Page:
Shiloh, Tennessee (April 6-7 1862)
In April of 1862, the Army of the Tennessee, under Union General Ulysses S Grant, had moved deep into Tennessee. And While the fight for Middle Tennessee (the strategic goal for the state) wouldn’t be decided until the end of 1862, the Union had made inroads towards that goal.
The Army of the Tennessee, as it should be noted, is completely different from the Army of Tennessee. The latter fought for the Confederacy, while the former was named after the river. The reason for this is simple, the army made it so deep into Tennessee after traveling on the Tennessee River.
Battle of Shiloh Statistics
Total Troops: North – 66,812 South – 44,699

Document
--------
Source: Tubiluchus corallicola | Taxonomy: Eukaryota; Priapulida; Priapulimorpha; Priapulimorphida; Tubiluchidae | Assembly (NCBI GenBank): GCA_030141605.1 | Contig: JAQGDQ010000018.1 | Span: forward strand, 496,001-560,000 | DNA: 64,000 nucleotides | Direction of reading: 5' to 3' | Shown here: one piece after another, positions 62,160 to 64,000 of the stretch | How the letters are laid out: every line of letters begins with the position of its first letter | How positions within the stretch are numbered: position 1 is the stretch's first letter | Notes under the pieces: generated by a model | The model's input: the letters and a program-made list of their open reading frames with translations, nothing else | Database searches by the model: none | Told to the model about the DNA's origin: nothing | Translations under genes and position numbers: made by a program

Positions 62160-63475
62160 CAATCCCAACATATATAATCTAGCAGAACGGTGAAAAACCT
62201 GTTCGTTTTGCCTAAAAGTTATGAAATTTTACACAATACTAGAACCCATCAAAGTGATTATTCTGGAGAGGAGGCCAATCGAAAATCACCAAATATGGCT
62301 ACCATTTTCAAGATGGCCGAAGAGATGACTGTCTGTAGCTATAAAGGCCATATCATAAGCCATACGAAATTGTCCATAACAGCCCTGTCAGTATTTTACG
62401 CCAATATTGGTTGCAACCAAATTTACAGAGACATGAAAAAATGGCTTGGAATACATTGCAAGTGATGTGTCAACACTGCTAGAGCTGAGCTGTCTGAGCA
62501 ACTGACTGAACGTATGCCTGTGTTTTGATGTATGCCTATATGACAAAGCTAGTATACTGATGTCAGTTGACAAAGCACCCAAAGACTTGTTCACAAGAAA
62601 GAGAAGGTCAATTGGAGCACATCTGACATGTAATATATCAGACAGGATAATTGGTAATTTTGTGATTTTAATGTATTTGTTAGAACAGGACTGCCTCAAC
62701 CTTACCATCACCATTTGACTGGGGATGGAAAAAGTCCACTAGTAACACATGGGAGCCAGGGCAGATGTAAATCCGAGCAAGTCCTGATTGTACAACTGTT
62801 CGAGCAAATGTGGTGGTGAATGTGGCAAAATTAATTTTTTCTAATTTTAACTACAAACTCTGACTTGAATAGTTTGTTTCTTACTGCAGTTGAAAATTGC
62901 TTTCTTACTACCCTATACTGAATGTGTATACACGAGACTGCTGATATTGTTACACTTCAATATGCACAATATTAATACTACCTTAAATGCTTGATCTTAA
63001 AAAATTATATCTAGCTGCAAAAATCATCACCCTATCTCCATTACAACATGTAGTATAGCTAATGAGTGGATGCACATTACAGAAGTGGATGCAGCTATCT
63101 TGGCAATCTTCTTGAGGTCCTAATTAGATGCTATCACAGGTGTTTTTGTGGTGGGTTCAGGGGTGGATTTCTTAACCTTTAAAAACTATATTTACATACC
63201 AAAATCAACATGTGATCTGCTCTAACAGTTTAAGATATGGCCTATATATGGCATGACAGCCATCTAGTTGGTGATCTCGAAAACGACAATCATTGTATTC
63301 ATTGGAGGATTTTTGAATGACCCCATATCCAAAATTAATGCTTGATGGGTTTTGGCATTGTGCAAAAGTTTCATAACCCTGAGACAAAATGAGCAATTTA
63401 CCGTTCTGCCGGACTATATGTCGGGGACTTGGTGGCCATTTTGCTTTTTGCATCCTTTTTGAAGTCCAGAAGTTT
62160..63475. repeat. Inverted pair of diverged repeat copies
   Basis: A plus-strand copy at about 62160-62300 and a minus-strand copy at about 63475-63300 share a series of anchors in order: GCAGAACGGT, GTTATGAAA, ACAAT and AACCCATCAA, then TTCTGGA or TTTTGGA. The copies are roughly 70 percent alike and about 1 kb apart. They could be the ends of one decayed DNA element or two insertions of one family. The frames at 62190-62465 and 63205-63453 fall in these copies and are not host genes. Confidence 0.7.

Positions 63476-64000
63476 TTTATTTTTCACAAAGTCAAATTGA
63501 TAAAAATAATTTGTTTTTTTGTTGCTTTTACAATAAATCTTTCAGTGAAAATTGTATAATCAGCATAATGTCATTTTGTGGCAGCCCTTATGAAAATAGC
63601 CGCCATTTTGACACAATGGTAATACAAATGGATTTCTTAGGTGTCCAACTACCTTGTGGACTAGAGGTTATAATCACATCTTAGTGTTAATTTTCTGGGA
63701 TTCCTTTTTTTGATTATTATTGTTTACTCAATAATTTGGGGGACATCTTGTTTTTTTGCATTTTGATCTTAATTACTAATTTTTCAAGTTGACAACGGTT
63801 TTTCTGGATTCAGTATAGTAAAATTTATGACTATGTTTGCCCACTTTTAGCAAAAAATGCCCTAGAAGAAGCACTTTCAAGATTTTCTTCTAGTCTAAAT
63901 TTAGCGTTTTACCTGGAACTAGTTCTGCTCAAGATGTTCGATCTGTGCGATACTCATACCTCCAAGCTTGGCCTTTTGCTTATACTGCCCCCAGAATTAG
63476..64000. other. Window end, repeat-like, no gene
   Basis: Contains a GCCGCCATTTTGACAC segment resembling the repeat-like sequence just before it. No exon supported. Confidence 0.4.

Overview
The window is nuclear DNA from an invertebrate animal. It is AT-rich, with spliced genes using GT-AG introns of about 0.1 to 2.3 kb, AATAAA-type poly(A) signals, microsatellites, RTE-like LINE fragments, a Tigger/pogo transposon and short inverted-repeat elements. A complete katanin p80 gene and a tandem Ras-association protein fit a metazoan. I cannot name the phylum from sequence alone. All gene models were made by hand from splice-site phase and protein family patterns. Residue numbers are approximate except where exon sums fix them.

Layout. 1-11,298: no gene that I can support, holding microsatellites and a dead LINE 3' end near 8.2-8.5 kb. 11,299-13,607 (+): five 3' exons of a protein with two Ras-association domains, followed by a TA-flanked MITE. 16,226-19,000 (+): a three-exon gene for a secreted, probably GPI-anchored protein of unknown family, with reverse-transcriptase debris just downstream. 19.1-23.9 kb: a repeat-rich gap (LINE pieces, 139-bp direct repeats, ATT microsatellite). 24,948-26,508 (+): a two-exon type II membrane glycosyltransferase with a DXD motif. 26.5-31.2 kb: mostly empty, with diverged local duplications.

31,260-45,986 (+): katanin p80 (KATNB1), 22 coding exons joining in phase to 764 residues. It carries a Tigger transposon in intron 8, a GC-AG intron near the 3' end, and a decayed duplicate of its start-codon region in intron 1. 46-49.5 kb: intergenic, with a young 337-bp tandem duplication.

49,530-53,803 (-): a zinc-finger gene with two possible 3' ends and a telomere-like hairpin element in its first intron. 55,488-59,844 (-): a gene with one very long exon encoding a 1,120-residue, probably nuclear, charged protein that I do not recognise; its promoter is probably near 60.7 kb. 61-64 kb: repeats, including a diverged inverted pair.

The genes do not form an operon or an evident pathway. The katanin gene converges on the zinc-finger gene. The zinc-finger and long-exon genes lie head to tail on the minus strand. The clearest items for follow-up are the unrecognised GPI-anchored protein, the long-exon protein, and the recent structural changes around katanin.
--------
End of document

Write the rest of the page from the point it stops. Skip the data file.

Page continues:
Casualties: North – 13,047 South – 10,699 Total – 23,746
Grant’s army had encamped at Pittsburg Landing, Tennessee on April 5 1862. The Confederate Army, led by General Albert Sidney Johnston, launched a sneak attack on April 6, but was rebuffed, but was able to cause Grant’s army to take a lot of casualties. Their hope was to move Grant’s army away from the Tennessee River and into the more swampy land of Owl Creek. Because the Confederate lines got confused, the Union army was instead able to reform its defensive lines to the northeast along the river. This allowed them to overcome the surprise attack and strengthen their lines to drive the Confederates back.
Johnston was mortally wounded in the battle. The death of their commander and their break for the night due to exhaustion, allowed the Union time to bolster its numbers with the Army of Ohio, which arrived on April 7.
Up until that point in the war, The Battle of Shiloh was the bloodiest in American History. And while the war would have many battles that were bloodier, Shiloh remains an important battle as it allowed the Union to create inroads into Northern Mississippi.